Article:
Overall, hacktivism proves that despite the participatory promises of some new media evangelists, the skills levels and technological proficiencies of users still very much limit their possible roles in constitutive political action. The difficulty of defining the scope of hacktivism and defining what kinds of actions it includes creates issues for both researchers and activists. For instance, the oft-repeated critique of ‘slacktivism’ accuses web-activists of low-effort, low-risk type of undertakings that rarely result in actual change. Yet, as can be seen in the brief typology drawn above, some types of hacktivist action is successful in spite of the minimal demands of individual members, simply by virtue of mass coordination; whereas in other cases, activists pay a heavy personal price for their actions. As the (mobile) web increasingly integrates into the daily lives of millions, resulting in a hybrid reality of the physical and digital entwined (de Souza e Silva 2006[19]), we can expect hacktivism to become an even more potent tool in the activists’ playbook.

References and Bibliography

  1. Rogers, R. 2009. 'Post-Demographic Machines.' In A. Dekker and A. Wolfsberger (eds.), Walled Garden. Amsterdam: Virtueel Platform.

Notes

  1. Rheingold, H. 2000. The Virtual Community: Homesteading on the Electronic Frontier. Cambridge, MA: MIT Press.
  2. Denning, D. E. 2001. 'Activism, Hacktivism, and Cyberterrorism: The Internet as a Tool for Influencing Foreign Policy', In J. Arquilla and D. Ronfeldt (eds.), Networks and Netwars: The Future of Terror, Crime, and Militancy, RAND: 239–88.
  3. Castells, M. 2006. 'Communication, Power and Counter-Power in the Network Society.' International Journal of Communication 1 (1): 238–266.
  4. Couldry, N., and Hepp, A. 2013. 'Conceptualizing Mediatization: Contexts, Traditions, Arguments.' Communication Theory 23 (3): 191–202. doi:10.1111/comt.12019.
  5. Anderson, B. 1983. Imagined Communities: Reflections on the Origin and Spread of Nationalism. London: Verso.
  6. Schulz, W. 2004. 'Reconstructing Mediatization as an Analytical Concept', European Journal of Communication 19 (1): 87–101. doi:10.1177/0267323104040696.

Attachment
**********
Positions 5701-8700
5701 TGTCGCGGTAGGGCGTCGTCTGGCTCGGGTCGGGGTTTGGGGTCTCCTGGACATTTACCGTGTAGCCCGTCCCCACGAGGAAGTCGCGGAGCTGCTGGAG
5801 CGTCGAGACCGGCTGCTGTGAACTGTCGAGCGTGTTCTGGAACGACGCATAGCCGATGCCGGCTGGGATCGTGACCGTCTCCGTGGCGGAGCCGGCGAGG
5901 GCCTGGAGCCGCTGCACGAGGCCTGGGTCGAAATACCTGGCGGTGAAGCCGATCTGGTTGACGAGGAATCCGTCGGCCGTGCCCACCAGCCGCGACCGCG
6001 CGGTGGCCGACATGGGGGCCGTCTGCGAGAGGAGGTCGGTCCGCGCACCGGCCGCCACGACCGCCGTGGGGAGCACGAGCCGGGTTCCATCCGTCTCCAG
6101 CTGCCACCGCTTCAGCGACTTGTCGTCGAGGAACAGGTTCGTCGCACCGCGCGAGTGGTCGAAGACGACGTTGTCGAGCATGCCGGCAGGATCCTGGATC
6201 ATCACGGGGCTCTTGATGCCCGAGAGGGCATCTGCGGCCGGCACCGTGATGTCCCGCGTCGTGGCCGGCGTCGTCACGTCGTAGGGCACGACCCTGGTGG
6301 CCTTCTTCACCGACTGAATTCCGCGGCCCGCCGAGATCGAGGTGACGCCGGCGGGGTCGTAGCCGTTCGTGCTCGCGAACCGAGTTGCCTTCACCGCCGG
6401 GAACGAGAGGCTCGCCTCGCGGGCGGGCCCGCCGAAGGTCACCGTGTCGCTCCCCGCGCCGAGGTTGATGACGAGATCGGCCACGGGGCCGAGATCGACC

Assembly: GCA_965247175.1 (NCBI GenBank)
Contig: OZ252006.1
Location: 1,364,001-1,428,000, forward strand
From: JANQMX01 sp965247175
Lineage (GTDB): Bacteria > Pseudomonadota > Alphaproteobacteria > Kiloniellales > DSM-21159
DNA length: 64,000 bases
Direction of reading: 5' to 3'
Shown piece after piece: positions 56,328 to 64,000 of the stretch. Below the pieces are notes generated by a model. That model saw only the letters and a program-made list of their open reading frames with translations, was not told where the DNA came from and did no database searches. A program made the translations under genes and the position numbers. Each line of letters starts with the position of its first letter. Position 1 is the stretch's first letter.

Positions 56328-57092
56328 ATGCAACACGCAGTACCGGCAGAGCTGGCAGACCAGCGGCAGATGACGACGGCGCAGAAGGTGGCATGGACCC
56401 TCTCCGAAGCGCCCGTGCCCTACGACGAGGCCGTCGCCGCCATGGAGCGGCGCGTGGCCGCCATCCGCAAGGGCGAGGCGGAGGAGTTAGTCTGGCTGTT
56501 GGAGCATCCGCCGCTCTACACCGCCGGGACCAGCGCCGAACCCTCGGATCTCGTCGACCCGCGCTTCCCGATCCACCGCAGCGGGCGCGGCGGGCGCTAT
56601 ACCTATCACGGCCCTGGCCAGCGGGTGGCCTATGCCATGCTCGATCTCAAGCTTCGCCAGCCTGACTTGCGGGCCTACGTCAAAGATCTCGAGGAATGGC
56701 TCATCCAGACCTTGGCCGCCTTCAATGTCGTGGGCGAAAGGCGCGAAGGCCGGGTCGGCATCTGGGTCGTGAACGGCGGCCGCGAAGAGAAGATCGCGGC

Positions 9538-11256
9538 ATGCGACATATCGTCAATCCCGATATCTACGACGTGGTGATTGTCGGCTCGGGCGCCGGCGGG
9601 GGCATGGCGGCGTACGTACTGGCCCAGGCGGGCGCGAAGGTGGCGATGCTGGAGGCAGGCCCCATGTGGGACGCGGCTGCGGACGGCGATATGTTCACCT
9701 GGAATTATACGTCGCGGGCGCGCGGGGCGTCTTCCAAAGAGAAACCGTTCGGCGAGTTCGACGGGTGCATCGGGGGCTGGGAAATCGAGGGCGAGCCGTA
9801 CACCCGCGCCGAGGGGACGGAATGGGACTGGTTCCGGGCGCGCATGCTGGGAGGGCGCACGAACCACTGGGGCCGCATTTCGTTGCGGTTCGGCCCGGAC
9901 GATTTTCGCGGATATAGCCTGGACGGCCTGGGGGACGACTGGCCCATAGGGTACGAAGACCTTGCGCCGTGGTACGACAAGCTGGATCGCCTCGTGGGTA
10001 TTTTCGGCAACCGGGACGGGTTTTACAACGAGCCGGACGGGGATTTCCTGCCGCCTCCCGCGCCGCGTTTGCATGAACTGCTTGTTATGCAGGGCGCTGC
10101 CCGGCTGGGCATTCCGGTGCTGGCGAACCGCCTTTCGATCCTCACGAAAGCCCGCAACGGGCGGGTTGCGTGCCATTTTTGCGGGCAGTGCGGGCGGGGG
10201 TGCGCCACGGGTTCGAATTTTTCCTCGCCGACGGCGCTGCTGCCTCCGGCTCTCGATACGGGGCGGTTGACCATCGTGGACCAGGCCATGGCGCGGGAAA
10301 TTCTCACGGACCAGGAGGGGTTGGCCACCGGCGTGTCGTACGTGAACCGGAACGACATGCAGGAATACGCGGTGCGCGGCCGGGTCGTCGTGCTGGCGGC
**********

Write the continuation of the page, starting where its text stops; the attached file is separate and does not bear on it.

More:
7. Brants, K. and Voltmer K. (eds.) 2011. Political Communication in Postmodern Democracy: Challenging the Primacy of Politics. Houndmills: Palgrave Macmillan.
  8. De Beus, J. 2011. 'Audience Democracy: An Emerging Pattern in Postmodern Political Communication', In Brants, K. and Voltmer, K. (eds.) Political Communication in Postmodern Democracy: Challenging the Primacy of Politics. Houndmills: Palgrave Macmillan: 19–38.
  9. Herwig, J. 2011. 'The Archive as the Repertoire: Mediated and Embodied Practice on Imageboard 4chan. Org.' Minds and Matter: Paraflows 10 Symposius. http://homepage.univie.ac.at/jana.herwig/PDF/Herwig_Jana_4chan_Archive_Repertoire_2011.pdf.
  10. Coleman, G. 2014. Hacker, Hoaxer, Whistleblower, Spy: The Many Faces of Anonymous. 1 edition. London ; New York: Verso.
  11. Fuchs, C. 2014. 'Hacktivism and Contemporary Politics', In D. Trottier and C. Fuchs (eds.), Social Media, Politics and the State: Protests, Revolutions, Riots, Crime and Policing in the Age of Facebook, Twitter and YouTube. New York: Routledge: 88–106.
  12. BBC Technology. 2014. 'NYPD Twitter Campaign ‘Backfires’ after Hashtag Hijacked', BBC News. April 23. http://www.bbc.com/news/technology-27126041.
  13. Coleman, G. 2014. Hacker, Hoaxer, Whistleblower, Spy: The Many Faces of Anonymous. 1 edition. London ; New York: Verso.
  14. Gallagher, S. 2012. 'High Orbits and Slowlorises: Understanding the Anonymous Attack Tools.' Ars Technica, February 17. http://arstechnica.com/business/news/2012/02/high-orbits-and-slowlorises-understanding-the-anonymous-attack-tools.ars.
  15. Fuchs, C. 2014. 'Hacktivism and Contemporary Politics', In D. Trottier and C. Fuchs (eds.), Social Media, Politics and the State: Protests, Revolutions, Riots, Crime and Policing in the Age of Facebook, Twitter and YouTube. New York: Routledge: 88–106.
  16. Poulsen, K. 2011. 'Hacktivists Scorch PBS in Retaliation for WikiLeaks Documentary.' WIRED. May 30. https://www.wired.com/2011/05/lulzsec/.
  17. Lee, T. B. 2011. 'LulzSec Spokesman in Court after Police Find 750k Passwords on His PC.' Ars Technica, August. http://arstechnica.com/tech-policy/news/2011/08/lulzsec-spokesman-in-court-after-police-find-750k-passwords-on-his-pc.ars.
  18. Coleman, G. 2014. Hacker, Hoaxer, Whistleblower, Spy: The Many Faces of Anonymous. 1 edition. London ; New York: Verso.
  19. de Souza e Silva, A. 2006. 'From Cyber to Hybrid: Mobile Technologies as Interfaces of Hybrid Spaces.' Space and Culture 9: 261–278.